Why Is It So Damn Painful To Feel This Ugly?
I can't run away from the shame of "letting myself go."
This morning I sat in the dentist’s chair to get a temporary crown on a previous root canal. Unsurprisingly, the dentist office is among my least favorite places to be.
Nothing against this office, because everybody is amazing. But no matter how kind and gentle your dentist and hygienists are, there's no question that going to the dentist itself is something remarkably unguarded.
For me, it is a long sequence of awkward and vulnerable discomfort. I step into the waiting room and must pick a chair--all of which reminds me that my body is bigger than it's supposed to be.
When I'm called back to the dentist's chair, there's the discomfort of having my blood pressure checked with a cuff that's too small. And in recent months, the lipedema fat that has spread into my arms feels painful when squeezed by the too-small cuff. I grit my teeth in pain and can feel my blood pressure rising.
Now we have to have the talk. "Have you talked to your doctor about your high blood pressure?" I awkwardly explain that I have the right sized cuff at home and check it regularly. It reads high when the cuff is too small and I'm in pain. More awkward conversation.
I swing my enormous legs up into the chair, cringing as the connected lamp and tray of dental instruments move along with me. I am painfully aware that my body hangs over the sides of the chair, and despite being fully clothed, I feel entirely naked.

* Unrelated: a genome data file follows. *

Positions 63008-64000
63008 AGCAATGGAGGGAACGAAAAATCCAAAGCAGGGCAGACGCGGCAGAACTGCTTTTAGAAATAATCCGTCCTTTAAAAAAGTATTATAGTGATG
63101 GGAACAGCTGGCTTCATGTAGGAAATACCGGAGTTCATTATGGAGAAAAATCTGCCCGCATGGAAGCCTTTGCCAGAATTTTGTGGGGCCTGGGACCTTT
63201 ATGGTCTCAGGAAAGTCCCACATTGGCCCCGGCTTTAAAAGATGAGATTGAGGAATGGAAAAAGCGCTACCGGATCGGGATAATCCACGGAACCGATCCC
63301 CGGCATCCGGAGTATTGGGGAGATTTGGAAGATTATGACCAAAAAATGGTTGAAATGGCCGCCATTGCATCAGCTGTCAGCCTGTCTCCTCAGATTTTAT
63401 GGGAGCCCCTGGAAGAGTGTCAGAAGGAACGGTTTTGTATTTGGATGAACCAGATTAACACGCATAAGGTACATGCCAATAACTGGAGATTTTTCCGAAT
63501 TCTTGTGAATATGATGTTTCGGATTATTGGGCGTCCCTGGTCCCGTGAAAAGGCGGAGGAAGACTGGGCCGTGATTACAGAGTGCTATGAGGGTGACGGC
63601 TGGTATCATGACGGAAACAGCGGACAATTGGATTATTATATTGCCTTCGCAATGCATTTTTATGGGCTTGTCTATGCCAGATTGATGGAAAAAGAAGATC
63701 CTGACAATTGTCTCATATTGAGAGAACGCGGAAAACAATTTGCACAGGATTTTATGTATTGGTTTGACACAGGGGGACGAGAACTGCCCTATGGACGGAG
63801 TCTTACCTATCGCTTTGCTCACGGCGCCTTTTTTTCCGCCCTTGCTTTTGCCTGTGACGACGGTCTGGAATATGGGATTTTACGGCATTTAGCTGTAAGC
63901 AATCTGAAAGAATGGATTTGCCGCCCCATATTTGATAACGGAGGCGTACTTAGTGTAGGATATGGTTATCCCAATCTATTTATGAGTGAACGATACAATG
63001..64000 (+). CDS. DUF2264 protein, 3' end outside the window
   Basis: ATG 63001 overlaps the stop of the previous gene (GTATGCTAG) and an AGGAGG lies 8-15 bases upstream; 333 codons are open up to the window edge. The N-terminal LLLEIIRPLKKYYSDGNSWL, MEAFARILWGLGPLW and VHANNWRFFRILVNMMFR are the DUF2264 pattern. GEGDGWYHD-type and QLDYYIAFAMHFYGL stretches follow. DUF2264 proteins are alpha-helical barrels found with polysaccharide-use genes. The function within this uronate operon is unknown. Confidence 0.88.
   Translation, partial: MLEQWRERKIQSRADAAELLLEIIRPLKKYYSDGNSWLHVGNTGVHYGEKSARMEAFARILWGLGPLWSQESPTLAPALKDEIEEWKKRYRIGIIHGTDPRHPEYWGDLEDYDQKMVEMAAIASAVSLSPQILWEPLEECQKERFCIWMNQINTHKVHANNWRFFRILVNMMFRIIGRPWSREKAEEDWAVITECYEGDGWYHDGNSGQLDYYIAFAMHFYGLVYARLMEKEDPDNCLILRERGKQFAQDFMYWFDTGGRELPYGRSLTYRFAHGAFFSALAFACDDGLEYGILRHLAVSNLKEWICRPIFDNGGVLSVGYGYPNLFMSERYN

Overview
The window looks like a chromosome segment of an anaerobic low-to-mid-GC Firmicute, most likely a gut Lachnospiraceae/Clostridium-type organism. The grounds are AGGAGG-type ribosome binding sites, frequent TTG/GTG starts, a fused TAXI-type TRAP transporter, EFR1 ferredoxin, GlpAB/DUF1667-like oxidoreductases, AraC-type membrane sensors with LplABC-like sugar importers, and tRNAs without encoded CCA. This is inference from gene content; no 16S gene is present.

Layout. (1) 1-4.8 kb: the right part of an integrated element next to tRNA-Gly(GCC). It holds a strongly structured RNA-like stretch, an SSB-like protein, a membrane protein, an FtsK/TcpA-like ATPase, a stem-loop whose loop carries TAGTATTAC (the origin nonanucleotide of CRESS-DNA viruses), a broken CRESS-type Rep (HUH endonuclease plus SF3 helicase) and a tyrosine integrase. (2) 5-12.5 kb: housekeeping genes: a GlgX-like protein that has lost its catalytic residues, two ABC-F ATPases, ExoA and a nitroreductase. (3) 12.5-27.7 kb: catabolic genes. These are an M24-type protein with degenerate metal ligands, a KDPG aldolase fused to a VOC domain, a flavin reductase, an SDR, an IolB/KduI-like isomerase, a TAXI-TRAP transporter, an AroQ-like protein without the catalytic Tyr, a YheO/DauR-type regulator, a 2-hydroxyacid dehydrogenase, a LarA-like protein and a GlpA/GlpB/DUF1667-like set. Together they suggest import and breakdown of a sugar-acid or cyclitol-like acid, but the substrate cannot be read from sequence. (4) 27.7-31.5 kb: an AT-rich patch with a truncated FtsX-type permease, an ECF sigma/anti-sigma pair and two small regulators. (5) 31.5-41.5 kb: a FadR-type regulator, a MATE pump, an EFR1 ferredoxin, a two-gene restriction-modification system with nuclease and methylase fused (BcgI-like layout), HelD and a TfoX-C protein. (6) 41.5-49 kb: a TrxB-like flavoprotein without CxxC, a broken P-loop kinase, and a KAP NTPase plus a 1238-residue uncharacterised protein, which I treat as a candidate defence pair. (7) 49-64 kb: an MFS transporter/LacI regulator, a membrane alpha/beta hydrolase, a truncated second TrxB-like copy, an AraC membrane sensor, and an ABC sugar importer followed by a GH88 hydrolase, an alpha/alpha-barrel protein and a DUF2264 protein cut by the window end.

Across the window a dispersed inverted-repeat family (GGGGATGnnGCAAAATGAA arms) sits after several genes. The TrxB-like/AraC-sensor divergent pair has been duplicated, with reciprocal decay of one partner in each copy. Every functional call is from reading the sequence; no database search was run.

A hygienist comments that she likes the color of my hair. I mumble an uncomfortable "thank you," and she tells me how she doesn't have the guts to be so bold.
Am I bold?
Sitting in that chair, I don't feel bold. I feel sheepish. I lay there as if I'm some big bull in a china shop and I'm just waiting for it to end... though we've hardly even begun.
Today was a sort of mental doozy at the dentist. It was as if the full and uncomfortable weight of the experience hit me for the first time.
I hate going to the dentist.
But it isn't merely the grinding of the drill and the smell of powdered teeth. It's not even just the pain or worse yet--the fear of the pain.
No, I hate going to the dentist because it reminds me of how ugly I feel. Ugly on the outside where everyone can see. And I feel ridiculously apologetic for all of the ugliness I find in the mirror.
Today, as I opened my mouth on command and tried to ignore the discomfort of being so obese, I couldn't help but think of all the little ways I have let myself go.
How my hair color has grown out and I'm in dire need of a real haircut. Or how I don't feel like my face is worth the effort of makeup so I no longer try. I think about the fact that my eyebrows are overplucked by years of my mother's amateur hand. And the way my PCOS leaves hair in the wrong places like my lip and chin, so now the dentist and everybody can see my (mostly) blonde mustache too.
I feel so damn ugly, and I can't help but feel like the world judges me harshly for that.
Who am I, really, if not the mind and spirit inside?